I've worked the slope all the way down to $\sum [x_i(y_i - \bar{y})] = \hat\beta_1 \sum[x_i(x_i - \bar{x})]$

But I can not figure out how to show the steps for:

$\sum[x_i(y_i - \bar{y})] = \sum(x_i - \bar{x})(y_i - \bar{y})$


$\hat \beta_1 \sum[x_i(x_i - \bar{x})] = \hat \beta_1 \sum(x_i - \bar{x})^2$

  • $\begingroup$ Probably $x_i$ are centralised ( Original variable is subtracted by its mean value). If that is the case $\bar{x} =0$. $\endgroup$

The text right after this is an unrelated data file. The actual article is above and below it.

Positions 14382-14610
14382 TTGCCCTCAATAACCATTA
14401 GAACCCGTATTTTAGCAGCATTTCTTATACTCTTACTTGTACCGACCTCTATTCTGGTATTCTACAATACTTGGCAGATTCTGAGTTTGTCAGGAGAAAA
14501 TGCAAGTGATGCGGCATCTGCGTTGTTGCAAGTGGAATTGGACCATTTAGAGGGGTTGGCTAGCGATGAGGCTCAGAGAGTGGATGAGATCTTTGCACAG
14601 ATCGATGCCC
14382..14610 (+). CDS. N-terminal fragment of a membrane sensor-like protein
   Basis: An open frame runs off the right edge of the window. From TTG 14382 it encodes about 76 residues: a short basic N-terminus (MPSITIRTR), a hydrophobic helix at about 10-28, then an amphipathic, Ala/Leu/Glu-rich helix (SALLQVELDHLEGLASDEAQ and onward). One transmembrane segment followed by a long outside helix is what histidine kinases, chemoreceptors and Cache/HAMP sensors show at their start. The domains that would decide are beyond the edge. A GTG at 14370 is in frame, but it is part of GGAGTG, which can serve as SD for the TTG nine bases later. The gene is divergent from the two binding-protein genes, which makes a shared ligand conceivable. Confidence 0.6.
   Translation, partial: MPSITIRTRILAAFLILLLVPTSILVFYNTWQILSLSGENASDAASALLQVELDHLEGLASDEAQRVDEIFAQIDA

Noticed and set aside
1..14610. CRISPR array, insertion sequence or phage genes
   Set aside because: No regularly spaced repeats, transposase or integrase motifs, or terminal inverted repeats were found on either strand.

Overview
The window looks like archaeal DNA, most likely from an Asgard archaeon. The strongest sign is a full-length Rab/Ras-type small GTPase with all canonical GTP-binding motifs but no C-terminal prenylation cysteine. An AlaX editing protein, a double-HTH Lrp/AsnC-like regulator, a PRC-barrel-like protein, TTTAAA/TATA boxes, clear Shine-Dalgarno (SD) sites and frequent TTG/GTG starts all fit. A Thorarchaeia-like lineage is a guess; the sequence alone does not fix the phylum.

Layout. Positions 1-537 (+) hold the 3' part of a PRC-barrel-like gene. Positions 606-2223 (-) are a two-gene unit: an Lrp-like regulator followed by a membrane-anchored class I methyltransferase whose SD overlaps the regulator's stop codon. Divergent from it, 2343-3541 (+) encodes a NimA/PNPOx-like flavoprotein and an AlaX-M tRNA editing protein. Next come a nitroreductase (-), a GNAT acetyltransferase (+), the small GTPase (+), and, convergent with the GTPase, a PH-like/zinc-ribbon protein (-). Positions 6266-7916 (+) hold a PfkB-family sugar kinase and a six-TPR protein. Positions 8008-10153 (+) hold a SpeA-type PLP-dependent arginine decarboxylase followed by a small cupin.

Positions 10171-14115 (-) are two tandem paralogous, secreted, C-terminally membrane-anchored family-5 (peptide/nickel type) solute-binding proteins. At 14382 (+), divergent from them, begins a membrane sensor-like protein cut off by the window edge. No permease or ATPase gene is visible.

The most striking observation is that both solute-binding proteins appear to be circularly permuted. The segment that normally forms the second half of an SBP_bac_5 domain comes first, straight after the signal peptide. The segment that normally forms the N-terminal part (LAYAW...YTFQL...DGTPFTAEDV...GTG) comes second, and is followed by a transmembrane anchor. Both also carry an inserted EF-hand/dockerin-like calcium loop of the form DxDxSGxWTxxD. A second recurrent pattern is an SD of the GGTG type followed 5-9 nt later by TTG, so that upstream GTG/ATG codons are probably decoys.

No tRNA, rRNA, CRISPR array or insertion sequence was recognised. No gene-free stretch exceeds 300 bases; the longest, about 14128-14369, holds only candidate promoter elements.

– vinux
    Mar 27 '12 at 3:51
  • 1
    $\begingroup$ @vinux, usually if some term is in the equation it is assumed that it is not zero. $\endgroup$
    – mpiktas
    Mar 27 '12 at 7:25

Add and subtract and then look whether the unwanted term disappears:

$$\sum[x_i(y_i-\bar y)]=\sum[(x_i-\bar x+\bar x)(y_i-\bar y)]=\sum[(x_i-\bar x)(y_i-\bar y)]+\sum [\bar x(y_i-\bar y)].$$


$$\sum [\bar x(y_i-\bar y)]=\bar x\sum [y_i-\bar y]=\bar x\left[\sum y_i-n\bar y\right]=0,$$

where $n$ is the number of the terms in the sum. Apply the same trick for the second equation.


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